Going after a pay raise can be an intimidating task. That’s probably why so many of us never ask for salary increases. However, when people buy into the many myths about salary raises, they are only holding themselves back. Here are some of the most common myths and the truth behind them.
Top 8 Myths About Salary Raises
1. Employees are entitled to annual raises.
Unfortunately, there are no labor laws that entitle employees to annual raises. While it may be customary to give annual increases or bonuses, there are no guarantees. The only instance in which an employer must increase wages is when mandated by minimum wage increases. If either the federal or state minimum wage increases on an annual basis, then an employee would be legally entitled to a salary raise every year. Although many states have been consistently increasing the minimum wage, the federal minimum rate hasn’t gone up since 2009.
2. If an employer says you are eligible for a promotion after 6 months, then by law it must happen.
During the interview process, many employees will discuss the timeline it takes to promote within the company. However, if your employer states that you will be eligible for a promotion after six months, they may simply be stating the company policy in which employees are eligible for promotions. This does not mean you will automatically receive a promotion as soon as you are eligible, unless it is explicitly written into your contract. If an employer offers quick promotions as an incentive, you should take it as something to aspire to, not an expectation.
3. Your superiors track when you are due for a raise/promotion.
Although you may play a crucial role in your work environment, that doesn’t mean your superiors track your raises and promotions. Unless you have a legal entitlement in an employment contract, some employers won’t always offer salary increases from year to year. It’s in the company’s best interest to keep labor costs down. However, that shouldn’t stop you from going after a raise.
By taking on more responsibility and demonstrating your value to the company can earn you a salary bump. But, if you never speak up, no one will ever know your intentions or desire for a raise. If your superiors see your potential and ambition to advance, most companies encourage promotion from within. And, they will gladly pay you more for filling leadership roles.
4. During a salary negotiation, your boss is your adversary.
One of the biggest myths about salary raises is that your boss is your adversary during negotiations. If you are a valuable employee, they will see you as an asset, not an adversary. Even though they represent corporate interests, that doesn’t mean you are automatically at odds. In fact, retaining and promoting valuable employees would put you on the same side.
Most companies are not as greedy or miserly as we would like to believe. If you can demonstrate that you deserve a raise, they will happily give it to you when it’s within reason. But like all business proposals, you should still prepare what you want to say and rehearse it before you make the actual request.
5. The best time to ask for a raise is during your annual review.
Contrary to what you might have heard, you shouldn’t wait for your annual review to ask for a raise. If you wait for your boss to announce your raise during your evaluation, it’s already too late. Budgets have already been allocated and salaries fixed for the next fiscal year. Therefore, you should try to do it earlier. If possible you should ask the quarter before your evaluation, after completing a major project, or solving a difficult issue. Timing is important, so use important professional moments and successes to your advantage.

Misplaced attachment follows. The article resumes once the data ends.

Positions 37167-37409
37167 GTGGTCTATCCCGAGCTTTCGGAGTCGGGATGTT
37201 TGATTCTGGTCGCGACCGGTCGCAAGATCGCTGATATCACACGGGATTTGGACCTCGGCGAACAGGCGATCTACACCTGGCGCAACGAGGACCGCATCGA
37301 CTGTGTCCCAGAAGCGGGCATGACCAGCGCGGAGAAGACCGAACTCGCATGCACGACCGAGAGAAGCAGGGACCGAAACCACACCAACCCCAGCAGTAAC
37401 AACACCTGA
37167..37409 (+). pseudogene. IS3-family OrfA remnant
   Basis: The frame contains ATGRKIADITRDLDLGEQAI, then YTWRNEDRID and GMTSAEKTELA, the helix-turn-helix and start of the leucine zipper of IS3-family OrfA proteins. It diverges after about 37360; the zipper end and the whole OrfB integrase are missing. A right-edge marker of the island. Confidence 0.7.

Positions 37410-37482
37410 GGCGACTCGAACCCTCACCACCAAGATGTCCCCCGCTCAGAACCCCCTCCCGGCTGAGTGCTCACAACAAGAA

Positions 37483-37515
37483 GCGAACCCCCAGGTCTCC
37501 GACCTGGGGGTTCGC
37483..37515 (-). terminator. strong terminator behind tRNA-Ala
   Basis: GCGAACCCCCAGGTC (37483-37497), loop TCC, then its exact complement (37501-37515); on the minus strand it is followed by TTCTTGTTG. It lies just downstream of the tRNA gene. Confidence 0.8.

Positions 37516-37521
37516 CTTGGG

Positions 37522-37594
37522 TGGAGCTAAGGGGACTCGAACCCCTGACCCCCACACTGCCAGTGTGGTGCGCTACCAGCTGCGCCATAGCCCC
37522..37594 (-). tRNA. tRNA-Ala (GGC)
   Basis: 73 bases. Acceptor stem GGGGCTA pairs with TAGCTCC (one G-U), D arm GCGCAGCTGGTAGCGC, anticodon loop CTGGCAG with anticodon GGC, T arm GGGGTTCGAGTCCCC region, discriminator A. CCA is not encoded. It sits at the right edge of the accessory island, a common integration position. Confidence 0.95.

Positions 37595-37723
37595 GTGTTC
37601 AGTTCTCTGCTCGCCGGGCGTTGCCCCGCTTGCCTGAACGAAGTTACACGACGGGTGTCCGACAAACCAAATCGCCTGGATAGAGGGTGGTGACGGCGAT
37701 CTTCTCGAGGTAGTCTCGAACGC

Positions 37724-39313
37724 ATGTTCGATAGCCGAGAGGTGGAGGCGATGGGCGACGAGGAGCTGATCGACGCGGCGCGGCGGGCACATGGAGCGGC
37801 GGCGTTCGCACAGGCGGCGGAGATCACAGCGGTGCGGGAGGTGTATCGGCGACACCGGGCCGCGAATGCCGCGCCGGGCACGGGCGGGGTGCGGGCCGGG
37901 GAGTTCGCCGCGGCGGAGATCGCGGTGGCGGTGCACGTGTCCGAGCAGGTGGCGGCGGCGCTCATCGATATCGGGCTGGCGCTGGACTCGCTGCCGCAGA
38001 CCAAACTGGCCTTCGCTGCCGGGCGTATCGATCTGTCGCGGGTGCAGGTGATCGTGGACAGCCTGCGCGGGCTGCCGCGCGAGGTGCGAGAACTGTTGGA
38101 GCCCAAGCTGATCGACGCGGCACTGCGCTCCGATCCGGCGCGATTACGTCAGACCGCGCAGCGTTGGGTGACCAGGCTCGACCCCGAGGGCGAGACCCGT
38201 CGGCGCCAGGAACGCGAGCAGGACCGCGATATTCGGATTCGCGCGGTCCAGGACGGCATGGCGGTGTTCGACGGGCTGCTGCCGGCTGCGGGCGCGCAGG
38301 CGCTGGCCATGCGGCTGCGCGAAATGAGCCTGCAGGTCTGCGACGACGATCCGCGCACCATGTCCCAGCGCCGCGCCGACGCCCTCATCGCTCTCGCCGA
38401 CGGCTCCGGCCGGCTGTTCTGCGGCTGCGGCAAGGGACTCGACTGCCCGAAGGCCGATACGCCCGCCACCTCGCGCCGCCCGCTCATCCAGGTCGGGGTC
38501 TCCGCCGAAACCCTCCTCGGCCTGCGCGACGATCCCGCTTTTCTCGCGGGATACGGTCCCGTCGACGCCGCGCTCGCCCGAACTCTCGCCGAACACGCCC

6. Everyone is on the same playing field.
Another of the most common myths about salary raises is that everyone in the same position earns the same salary. It isn’t a level playing field, and employers pay each person what they feel they are worth to the company. Your qualifications and prior experience may entitle you to a higher salary.
The key to successful negotiations is knowing your worth. If you aren’t certain what the average salary for your position is, you can check online resources to get an idea of what other professionals with the same job title earn with other companies. Keep in mind that these are general guidelines for each position.
7. You should ask for a specific figure.
Another mistake people make when asking for a raise is giving an exact figure. If you ask for a specific amount, you pigeonhole yourself in it. Instead, give them a range of how much more money you are asking for. And, it’s always better to aim higher than your goal to leave room for negotiation.
8. If it doesn’t happen now, it never will.
Just because your boss denies your request now doesn’t mean that you will never get a raise in the future. Perhaps there are financial difficulties you aren’t aware of or it just isn’t in the budget. If it’s only an issue of money, you can also negotiate for better benefits that have value beyond your paycheck.
When you ask for a raise, remember to be patient. Your boss may need time to review the decision. And, you don’t want to put yourself at a disadvantage by presenting them with an ultimatum. Although you should prepare yourself for a negative response, don’t let it keep you from trying again when circumstances are more favorable.
Now that you are aware of the most common myths about salary raises, you can better avoid the pitfalls of salary negotiations. With a little preparation and awareness of your self-worth, you should have no trouble going after your professional ambitions. And, remember that even if you fail the first time, persistence pays off.